Malaysia's Environment Minister Wan Junaidi Tuanku Jaafar (R) smiles to Pahang's Chief Minister Adnan Yaakob (L) after a special press conference on bauxite mining activities in Kuala Lumpur today. (AFP Photo)
Malaysia today announced a three-month ban on bauxite mining in its rural state of Pahang from mid-January amid mounting concern over hazardous dust and pollution.
Demand for bauxite, which is used in aluminium production, is soaring -- fuelled by heavy demand from China.
"Everything will come to a complete stop on January 15," Environment Minister Wan Junaidi Tuanku Jaafar told a press conference, adding that current stockpiles would be cleared within the next three months.
He also said new measures would be put in place such as a better drainage system in the port at Pahang's capital Kuantan to prevent bauxite contamination which has turned the sea red.
The ban would be extended if the industry is unable to mitigate the pollution hazard.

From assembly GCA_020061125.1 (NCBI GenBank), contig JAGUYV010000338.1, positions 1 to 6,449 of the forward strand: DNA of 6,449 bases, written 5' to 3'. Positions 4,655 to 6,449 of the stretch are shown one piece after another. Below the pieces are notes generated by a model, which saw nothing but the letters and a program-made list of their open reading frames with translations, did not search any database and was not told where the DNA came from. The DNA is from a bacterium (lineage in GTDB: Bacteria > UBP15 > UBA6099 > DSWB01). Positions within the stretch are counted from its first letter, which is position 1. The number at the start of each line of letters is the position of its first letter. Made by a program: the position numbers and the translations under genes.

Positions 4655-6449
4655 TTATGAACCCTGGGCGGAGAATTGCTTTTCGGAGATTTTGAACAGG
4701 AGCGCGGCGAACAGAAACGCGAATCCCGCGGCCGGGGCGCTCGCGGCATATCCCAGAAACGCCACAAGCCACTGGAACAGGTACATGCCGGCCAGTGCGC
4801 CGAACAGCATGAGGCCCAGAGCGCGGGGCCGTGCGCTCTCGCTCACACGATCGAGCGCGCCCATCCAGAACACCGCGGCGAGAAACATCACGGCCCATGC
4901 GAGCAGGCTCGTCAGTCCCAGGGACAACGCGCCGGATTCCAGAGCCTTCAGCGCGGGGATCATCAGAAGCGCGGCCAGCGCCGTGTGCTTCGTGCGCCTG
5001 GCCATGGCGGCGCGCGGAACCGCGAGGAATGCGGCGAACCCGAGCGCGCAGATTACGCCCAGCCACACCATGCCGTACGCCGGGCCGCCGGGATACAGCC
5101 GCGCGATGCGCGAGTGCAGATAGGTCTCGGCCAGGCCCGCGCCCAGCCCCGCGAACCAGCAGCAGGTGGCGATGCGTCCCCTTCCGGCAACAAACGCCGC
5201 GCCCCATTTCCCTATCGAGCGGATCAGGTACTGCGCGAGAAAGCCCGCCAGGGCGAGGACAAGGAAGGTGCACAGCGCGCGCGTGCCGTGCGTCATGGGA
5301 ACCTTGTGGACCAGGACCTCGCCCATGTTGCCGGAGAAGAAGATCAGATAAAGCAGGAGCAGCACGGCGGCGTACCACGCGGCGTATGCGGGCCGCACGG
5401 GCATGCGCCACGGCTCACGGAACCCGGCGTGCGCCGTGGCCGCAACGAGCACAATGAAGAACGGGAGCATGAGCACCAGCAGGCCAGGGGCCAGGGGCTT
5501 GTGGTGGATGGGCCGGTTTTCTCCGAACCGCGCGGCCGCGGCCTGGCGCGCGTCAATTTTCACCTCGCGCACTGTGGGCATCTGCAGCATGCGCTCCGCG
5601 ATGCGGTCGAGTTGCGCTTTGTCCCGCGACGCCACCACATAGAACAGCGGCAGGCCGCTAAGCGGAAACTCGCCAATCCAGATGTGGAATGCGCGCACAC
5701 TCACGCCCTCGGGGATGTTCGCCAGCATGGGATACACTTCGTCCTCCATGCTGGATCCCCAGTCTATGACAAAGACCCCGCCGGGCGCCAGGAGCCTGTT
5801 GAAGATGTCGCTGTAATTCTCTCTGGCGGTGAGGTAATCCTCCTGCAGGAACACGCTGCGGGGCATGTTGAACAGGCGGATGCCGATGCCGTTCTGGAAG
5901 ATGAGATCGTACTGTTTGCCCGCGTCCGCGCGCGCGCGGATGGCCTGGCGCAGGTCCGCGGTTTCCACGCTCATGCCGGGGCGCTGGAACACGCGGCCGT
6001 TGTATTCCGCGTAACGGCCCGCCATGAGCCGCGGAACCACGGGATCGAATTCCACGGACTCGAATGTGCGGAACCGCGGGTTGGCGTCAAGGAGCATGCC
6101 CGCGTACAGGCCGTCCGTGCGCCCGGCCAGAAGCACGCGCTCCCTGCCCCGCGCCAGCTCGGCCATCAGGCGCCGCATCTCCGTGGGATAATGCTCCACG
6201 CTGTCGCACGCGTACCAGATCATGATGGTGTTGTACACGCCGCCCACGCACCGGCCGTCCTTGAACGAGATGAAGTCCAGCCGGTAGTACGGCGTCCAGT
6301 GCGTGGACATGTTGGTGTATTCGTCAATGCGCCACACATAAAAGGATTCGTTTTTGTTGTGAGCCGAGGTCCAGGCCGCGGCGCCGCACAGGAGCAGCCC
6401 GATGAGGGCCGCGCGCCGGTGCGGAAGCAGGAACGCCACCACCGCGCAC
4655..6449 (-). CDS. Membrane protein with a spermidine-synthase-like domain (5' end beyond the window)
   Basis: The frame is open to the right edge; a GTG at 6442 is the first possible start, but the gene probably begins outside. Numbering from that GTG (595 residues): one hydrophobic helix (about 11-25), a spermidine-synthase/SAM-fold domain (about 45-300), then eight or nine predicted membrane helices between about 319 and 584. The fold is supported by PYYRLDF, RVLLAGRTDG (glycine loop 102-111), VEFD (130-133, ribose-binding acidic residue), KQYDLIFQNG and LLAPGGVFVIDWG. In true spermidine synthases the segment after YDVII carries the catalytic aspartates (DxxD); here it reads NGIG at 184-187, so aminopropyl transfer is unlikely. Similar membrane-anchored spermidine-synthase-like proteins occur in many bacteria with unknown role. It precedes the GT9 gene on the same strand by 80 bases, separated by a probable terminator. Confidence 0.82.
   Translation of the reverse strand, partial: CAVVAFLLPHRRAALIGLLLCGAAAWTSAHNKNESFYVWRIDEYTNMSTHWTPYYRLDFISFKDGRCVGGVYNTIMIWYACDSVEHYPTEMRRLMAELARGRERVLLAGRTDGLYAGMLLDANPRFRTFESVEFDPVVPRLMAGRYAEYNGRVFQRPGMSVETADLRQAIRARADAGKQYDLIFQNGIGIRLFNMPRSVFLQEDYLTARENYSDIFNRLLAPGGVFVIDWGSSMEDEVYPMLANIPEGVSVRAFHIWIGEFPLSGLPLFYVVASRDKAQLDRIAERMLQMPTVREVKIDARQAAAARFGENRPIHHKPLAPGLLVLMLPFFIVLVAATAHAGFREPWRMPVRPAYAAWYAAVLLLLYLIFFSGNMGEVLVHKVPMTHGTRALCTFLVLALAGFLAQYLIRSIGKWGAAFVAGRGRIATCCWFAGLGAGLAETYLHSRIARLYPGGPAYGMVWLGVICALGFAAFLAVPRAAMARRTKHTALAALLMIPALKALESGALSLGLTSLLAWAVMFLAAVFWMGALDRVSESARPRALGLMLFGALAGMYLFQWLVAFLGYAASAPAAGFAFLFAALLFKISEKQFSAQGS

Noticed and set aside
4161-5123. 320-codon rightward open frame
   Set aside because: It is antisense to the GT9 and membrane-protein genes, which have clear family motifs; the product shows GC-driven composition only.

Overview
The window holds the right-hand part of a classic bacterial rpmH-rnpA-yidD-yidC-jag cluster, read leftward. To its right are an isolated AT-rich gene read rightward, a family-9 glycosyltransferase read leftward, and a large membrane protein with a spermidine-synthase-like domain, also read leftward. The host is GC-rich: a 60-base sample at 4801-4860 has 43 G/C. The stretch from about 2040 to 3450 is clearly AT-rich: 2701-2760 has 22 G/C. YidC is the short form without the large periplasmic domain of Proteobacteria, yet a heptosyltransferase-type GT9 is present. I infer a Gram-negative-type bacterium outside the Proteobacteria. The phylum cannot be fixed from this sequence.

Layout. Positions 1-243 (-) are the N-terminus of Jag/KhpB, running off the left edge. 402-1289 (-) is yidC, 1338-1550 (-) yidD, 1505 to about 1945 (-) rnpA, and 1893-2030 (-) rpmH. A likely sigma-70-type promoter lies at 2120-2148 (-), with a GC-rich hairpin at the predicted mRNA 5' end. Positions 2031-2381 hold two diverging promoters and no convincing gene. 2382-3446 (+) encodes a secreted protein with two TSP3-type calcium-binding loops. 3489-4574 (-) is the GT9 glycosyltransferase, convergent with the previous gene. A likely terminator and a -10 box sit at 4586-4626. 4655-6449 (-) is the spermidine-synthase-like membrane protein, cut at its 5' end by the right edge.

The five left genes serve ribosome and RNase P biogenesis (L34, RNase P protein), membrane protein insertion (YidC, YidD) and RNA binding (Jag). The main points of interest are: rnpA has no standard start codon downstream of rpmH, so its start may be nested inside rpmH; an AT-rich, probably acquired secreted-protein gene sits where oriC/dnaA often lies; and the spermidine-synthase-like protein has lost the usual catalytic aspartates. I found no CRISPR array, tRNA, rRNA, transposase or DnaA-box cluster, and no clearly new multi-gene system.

"If it (the industry) is not able to manage the situation in three months, then we will extend the moratorium," the minister said.
When AFP visited Kuantan recently, red dust swirled around the pits and along the roads on which bauxite-laden trucks rumbled towards Kuantan for shipment to China.
Residents complained of a rise in respiratory problems and skin rashes.
There are also fears of heavy metals entering the water supply or the food chain.
Bauxite mining took off in Malaysia shortly after Indonesia, a top producer, banned mineral ore exports in January 2014 to encourage the domestic processing of metals. This left major consumers like China short of the commodity.
Malaysia, previously an insignificant producer of bauxite, helped fill the gap with a sharp rise in mining -- most of it illegal.
Pahang's Chief Minister Adnan Yaakob urged residents to stay calm about pollution.
"We are doing everything to assist them," he told the press conference, adding that authorities were working on a "grand plan" to overcome problems permanently and get a better grip on illegal miners.
Kuantan's opposition member of parliament Fuziah Salleh hailed the temporary ban.
"The 700,000 people living in Kuantan are exposed to pollution. The rivers, a source of drinking water are polluted, the air is filled with red dust and fish in the rivers have died," she said.
"We must stop the destruction of Mother Nature."
Adnan said he was not concerned about a drop in revenue during the ban, saying the moratorium would help push up prices later on.
Malaysian bauxite output more than quadrupled year-on-year in 2014 to nearly 963,000 tonnes, according to government figures.